At last! Intel overcame the 14nm of the technological process

At last! Intel overcame the 14nm of the technological process
At last! Intel overcame the 14nm of the technological process

It might seem that Intel and 14nm processors are a never ending story. It turns out that this is a thing of the past - the old technology is slowly becoming obsolete and is being replaced by newer, 10-nanometer lithography.

As some of you probably remember, Intel initially had huge problems with the implementation of the new technological process - although the first 10-nanometer processors appeared in 2018, most of the systems were still produced in 14-nanometer lithography (constantly improved). The producer, however, came out of the crisis and boasted about new achievements.

Intel is rearranging the production lines - the blue is dominated by 10 nm

During the last financial report, Pat Gelsinger praised the latest achievements in the production of processors - Intel factories already produce more 10nm silicon wafers than 14nm silicon wafers, and the cost of their production is 45% lower than last year's statistics. Importantly, the production of 10-nanometer semiconductors is expected to increase over time.

IDM 2.0 program, network of factories produces more 10nm than 14nm wafers. As the 10nm volume grows, the economy improves, the cost of the wafer is 45% lower compared to last year, and there will be more in the future.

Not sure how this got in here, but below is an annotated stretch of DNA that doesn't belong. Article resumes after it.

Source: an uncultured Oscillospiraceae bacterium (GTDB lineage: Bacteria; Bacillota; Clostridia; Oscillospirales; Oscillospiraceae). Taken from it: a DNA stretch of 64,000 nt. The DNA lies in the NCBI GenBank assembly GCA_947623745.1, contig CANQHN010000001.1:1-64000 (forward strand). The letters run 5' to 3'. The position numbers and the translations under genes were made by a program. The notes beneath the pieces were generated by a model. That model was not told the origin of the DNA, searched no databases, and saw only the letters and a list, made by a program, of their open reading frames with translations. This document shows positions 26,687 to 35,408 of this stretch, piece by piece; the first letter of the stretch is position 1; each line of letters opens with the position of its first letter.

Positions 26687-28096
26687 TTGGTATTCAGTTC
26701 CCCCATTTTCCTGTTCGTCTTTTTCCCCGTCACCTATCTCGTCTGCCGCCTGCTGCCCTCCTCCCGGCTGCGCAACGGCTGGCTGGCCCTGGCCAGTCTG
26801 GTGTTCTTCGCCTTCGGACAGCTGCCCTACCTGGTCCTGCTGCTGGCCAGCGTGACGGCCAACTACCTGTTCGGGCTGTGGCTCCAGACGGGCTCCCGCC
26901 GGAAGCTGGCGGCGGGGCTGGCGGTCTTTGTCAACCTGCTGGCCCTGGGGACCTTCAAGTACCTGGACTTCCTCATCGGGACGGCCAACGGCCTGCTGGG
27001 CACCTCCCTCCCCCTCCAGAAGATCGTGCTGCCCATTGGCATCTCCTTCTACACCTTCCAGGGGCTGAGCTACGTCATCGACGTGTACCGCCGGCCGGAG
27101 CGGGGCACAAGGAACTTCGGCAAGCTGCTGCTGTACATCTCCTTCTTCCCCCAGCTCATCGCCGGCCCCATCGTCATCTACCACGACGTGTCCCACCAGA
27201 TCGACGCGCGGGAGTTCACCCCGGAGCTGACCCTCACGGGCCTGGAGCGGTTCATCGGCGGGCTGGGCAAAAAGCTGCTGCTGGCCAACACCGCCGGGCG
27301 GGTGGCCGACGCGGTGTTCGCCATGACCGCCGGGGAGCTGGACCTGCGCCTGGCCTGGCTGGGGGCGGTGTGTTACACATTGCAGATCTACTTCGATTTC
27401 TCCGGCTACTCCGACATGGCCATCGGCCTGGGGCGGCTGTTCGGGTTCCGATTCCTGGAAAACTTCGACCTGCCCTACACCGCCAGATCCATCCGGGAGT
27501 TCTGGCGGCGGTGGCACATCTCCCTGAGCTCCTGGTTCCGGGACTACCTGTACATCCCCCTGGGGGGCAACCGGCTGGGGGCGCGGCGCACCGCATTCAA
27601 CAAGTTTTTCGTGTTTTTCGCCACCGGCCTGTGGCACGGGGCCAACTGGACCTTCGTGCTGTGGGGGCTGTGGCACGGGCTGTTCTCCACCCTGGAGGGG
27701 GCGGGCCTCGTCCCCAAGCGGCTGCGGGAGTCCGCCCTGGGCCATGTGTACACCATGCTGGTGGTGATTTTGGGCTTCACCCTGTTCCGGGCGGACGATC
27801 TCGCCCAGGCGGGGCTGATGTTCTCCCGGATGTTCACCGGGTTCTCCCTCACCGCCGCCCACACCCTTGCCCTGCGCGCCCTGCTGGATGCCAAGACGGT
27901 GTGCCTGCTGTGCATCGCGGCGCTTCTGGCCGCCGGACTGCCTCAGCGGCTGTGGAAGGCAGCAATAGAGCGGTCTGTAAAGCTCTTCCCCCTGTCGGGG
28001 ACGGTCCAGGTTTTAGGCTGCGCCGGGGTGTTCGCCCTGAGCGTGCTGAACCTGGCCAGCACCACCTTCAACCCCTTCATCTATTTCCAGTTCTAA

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Increasing the production capacity is certainly an important milestone in the "blue" strategy. Some concerns, however, may be raised by the fact that the head of Intel did not disclose details about the yield of 10-nanometer processors (greater production of wafers does not have to coincide with greater production of efficient processors).

The era of 10nm processors is coming

After all, the information disclosed bodes well for the future and heralds an increase in the production of new generations of processors - 10-nanometer lithography already produces mobile Core 11th generation (Tiger Lake-U / -H) and server Xeon Scalable 3rd generation ( Ice Lake-SP).

Of course, this is just the beginning of the manufacturer's plans! Soon, they will also be joined by mobile and desktop 12th generation Core processors (Alder Lake-M / -S), as well as Xe generation HP and HPC graphics systems. Over time, 10-nanometer lithography (and the next, lower ones) should replace the old, legendary "fourteen".